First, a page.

How work site hazards can lead to injuries

| Jun 9, 2021 | Workers' Compensation |

Employers in Pennsylvania and throughout the country are obligated to ensure that workplaces are safe for their employees. To reinforce this, the Occupational Safety and Health Administration has guidelines for certain situations.

Worksite dangers

Any worksite can be a dangerous one, and this is why most employers are required to carry workers’ compensation insurance. Even office workers can suffer from repetitive stress injuries if their workspace is not ergonomically designed, or they may trip and fall over file boxes in a hallway. However, there are some industries where rates of worker injuries are particularly high and where safety procedures are critical in preventing accidents. Construction sites are one example, and one of those preventable accidents for these workers is falling.

Construction site dangers

Some of the hazards on construction sites that can cause falls are obvious, such as tripping or failing to mark off holes. Holes should be roped off or covered with something strong enough to hold the weight of two workers plus anything they are likely to have with them. However, other types of hazards might be less obvious. For example, too much noise can mean that workers do not hear warnings from one another.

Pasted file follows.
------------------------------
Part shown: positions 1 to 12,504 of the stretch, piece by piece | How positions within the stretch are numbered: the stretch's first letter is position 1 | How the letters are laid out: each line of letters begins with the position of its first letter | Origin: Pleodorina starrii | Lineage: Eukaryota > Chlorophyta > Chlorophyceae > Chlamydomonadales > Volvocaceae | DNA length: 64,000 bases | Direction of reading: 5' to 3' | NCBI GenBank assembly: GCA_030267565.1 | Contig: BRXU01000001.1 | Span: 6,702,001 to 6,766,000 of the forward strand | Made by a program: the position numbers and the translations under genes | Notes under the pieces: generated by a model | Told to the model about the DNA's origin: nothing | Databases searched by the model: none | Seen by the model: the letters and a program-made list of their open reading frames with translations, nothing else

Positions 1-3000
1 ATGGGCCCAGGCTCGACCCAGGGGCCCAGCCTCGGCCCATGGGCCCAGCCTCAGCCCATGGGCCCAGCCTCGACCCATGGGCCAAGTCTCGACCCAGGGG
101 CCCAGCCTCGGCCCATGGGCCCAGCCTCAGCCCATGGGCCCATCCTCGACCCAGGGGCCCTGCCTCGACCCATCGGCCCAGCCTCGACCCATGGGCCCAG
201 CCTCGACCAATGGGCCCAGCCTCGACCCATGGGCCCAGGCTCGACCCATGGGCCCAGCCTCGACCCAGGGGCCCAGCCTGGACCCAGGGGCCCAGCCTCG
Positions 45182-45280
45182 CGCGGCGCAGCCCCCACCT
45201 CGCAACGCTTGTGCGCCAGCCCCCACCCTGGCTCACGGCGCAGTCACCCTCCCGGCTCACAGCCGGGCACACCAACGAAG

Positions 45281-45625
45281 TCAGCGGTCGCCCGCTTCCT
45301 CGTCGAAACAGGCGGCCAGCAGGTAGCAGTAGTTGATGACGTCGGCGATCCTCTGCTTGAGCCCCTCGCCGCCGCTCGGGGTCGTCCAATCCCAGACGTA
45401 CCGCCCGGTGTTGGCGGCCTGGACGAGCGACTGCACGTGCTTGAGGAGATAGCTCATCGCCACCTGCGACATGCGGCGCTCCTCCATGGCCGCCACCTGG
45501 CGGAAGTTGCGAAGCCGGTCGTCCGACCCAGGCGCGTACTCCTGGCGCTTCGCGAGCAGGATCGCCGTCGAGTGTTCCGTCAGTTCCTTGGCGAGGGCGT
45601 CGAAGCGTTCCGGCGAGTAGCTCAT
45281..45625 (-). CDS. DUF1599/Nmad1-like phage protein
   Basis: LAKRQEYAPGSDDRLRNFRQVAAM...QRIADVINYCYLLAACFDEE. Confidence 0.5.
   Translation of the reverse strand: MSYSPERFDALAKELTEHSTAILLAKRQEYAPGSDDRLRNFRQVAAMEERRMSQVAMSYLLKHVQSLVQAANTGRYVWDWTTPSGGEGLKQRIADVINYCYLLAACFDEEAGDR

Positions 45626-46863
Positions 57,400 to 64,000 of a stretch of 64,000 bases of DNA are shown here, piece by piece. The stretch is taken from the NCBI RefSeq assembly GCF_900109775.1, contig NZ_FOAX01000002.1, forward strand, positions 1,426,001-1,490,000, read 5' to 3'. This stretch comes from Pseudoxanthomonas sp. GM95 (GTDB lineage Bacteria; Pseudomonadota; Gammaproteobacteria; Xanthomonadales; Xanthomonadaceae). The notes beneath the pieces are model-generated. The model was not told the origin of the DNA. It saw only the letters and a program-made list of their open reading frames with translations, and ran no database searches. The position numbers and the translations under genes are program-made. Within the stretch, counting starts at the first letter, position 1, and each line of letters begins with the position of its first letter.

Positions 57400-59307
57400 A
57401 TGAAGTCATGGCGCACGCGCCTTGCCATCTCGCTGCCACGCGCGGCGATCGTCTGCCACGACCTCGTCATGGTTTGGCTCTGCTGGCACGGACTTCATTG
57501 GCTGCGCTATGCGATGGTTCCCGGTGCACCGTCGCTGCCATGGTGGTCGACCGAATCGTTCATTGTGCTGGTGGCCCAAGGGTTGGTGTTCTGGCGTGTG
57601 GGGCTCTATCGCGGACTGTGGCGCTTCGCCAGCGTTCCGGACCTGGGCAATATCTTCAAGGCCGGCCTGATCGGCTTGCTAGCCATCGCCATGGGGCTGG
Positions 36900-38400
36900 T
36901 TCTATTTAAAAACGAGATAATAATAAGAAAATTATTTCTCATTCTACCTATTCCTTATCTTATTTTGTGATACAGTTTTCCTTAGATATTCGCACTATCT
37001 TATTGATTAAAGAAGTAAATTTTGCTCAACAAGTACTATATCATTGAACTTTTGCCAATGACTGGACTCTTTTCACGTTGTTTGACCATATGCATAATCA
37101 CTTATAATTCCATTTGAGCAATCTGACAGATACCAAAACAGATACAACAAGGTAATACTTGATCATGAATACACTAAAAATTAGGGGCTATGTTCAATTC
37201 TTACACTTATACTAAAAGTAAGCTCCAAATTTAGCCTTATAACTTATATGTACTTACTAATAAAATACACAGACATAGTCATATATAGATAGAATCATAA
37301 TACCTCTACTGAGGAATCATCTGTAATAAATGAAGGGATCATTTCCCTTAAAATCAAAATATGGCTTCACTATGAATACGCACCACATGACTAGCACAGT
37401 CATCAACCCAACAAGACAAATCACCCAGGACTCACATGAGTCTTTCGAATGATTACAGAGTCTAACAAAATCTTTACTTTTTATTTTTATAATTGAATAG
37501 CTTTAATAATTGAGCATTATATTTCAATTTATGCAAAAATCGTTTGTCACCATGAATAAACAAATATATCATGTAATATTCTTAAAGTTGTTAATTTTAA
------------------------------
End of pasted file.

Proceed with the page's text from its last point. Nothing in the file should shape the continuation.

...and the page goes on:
Other dangers

One issue that often leads to on-the-job injuries is workplaces that do not give their workers adequate time to follow safety procedures. For example, factory workers are supposed to follow a series of procedures to make sure that machines are turned off before maintenance is done, but if they are penalized for taking too much time, they might not go through the whole process. Workplaces also need to give workers enough time to fully don protective gear.

Even in workplaces that generally follow safety regulations, there may be errors that lead to a worker’s injury. Most employees are covered by workers’ compensation, which can help cover lost wages and medical expenses while an employee is recovering from an on-the-job injury.

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